The last few summers have really been a disappointment for those of us who are into a spot of gardening. Many of the traditional plants, flowers and vegetables that Britons are used to cultivating in our gardens and allotments are simply failing because of the changing climactic conditions that our fair isle has experienced. This is forcing us to change our gardening habits, and maybe even have a re-think as to which plants suit our changing environment. Here are a few hints and tips for a more successful summer out in the garden;
1) Darwin’s Snow Sprite – Delicate and loose white plumes emanate from this lovely little plant. Flowering between July and September, they can survive a summer flooding and come out the other end smiling.
2) Eupatorium Maculatum Phantom – Lovely open headed pink flowers on scarlet red stems. They grow to about 90cm tall and flower between August and October. They attract insects such as butterflies and bees to your garden, which will help pollination and spreading of seeds.
3) Willow Trees – Excellent in wetter areas – they excel in the rain and have a great capacity to absorb water, allowing you to grow plants that might prefer drier climates. If you live in Western Britain, a willow in destined to be a great success.
4) Cycads – Large plants that can almost be classed as a canopy plant when at full size. They are one of the oldest forms of life on Earth, which tells its own story. They are beautiful and are almost indestructible, require no maintenance and are immune to fungi. They require a lot of space but Cycads can be stunning.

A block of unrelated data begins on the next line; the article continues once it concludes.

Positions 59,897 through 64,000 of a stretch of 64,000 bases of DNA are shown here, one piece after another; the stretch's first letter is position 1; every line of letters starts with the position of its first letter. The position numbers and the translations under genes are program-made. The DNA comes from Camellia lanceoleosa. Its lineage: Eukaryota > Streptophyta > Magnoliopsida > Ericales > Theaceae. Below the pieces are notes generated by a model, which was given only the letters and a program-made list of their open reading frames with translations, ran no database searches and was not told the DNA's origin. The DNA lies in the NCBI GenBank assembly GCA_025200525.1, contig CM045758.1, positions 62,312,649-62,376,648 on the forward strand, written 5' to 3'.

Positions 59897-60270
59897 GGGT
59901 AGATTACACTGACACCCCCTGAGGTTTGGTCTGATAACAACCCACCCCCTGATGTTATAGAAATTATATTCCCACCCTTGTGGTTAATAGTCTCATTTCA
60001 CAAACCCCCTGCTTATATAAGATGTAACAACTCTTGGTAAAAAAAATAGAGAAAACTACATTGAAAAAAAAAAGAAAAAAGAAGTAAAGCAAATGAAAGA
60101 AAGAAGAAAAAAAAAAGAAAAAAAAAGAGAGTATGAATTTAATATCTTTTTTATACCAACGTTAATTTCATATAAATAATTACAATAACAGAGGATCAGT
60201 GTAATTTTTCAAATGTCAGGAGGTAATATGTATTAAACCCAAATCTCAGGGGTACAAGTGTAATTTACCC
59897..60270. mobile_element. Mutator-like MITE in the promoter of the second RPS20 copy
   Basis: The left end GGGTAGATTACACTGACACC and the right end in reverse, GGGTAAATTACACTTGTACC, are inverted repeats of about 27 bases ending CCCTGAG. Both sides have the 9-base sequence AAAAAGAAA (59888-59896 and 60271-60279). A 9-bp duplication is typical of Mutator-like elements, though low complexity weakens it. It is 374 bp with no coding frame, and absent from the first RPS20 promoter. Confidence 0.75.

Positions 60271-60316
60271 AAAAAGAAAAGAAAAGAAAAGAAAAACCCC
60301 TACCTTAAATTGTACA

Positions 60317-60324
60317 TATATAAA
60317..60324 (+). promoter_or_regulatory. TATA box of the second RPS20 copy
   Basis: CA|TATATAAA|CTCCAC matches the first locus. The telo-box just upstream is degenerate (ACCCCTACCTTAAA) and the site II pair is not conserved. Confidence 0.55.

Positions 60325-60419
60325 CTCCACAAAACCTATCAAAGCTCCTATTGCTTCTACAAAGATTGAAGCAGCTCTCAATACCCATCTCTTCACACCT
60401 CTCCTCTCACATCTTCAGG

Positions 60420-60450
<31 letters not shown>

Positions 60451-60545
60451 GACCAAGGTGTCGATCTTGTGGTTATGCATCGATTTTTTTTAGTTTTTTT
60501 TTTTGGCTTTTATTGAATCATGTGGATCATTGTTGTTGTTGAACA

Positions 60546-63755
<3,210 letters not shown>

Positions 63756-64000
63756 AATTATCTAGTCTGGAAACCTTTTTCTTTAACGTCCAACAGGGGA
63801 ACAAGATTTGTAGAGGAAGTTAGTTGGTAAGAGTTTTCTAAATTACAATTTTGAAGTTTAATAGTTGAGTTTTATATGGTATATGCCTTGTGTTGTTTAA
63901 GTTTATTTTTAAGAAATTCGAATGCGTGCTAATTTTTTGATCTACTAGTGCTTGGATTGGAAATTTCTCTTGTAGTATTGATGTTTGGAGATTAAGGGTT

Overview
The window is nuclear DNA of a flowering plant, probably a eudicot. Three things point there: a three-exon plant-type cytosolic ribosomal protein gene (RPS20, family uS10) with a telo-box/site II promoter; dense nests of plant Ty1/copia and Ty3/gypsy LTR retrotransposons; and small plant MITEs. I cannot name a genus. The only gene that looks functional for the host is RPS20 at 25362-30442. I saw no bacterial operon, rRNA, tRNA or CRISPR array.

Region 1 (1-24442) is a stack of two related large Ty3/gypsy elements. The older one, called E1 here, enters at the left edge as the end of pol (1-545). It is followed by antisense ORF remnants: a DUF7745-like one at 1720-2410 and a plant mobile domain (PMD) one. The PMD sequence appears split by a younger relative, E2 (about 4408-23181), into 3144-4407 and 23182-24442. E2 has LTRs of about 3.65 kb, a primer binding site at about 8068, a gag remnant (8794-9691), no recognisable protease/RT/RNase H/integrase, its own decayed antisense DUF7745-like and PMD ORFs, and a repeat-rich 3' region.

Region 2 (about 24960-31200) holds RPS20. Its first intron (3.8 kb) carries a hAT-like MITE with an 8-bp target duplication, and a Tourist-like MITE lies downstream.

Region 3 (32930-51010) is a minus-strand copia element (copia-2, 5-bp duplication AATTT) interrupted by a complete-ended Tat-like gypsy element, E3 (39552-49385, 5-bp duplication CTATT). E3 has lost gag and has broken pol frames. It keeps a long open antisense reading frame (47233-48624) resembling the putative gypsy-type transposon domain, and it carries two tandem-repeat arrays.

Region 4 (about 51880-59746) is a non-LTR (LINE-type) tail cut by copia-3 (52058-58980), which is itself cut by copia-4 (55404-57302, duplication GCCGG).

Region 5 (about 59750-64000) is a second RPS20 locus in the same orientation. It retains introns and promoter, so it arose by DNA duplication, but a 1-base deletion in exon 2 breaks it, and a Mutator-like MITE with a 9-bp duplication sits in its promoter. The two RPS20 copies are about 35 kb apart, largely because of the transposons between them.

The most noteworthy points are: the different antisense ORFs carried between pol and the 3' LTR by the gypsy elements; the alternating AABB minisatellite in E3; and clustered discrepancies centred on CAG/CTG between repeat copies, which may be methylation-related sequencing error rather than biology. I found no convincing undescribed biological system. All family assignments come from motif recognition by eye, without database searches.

5) Agapanthus – Quite large plants that flower and absorb large amounts of water. They tend to form in clumps which aids water retention, and therefore are great for those drought months that the east of Britain suffers
6) Ferns – The fern has a bit of a drab reputation, but some are beautiful. The Royal fern or Lady Fern can be a great addition to your garden, especially in shady damp areas. Kudos must also be given to the fact that they are one of the oldest plants in the world.
7) Broccoli and Cauliflower – Their roots thrive in soil without prolonged dry spells.
8) Kale – This herb will grow in both winter and summer, is frost resistant and loves damp soil. Also tastes great!
If you know of any plants, vegetables or flowers that thrive in wetter conditions please do share them with us. We love to hear from you!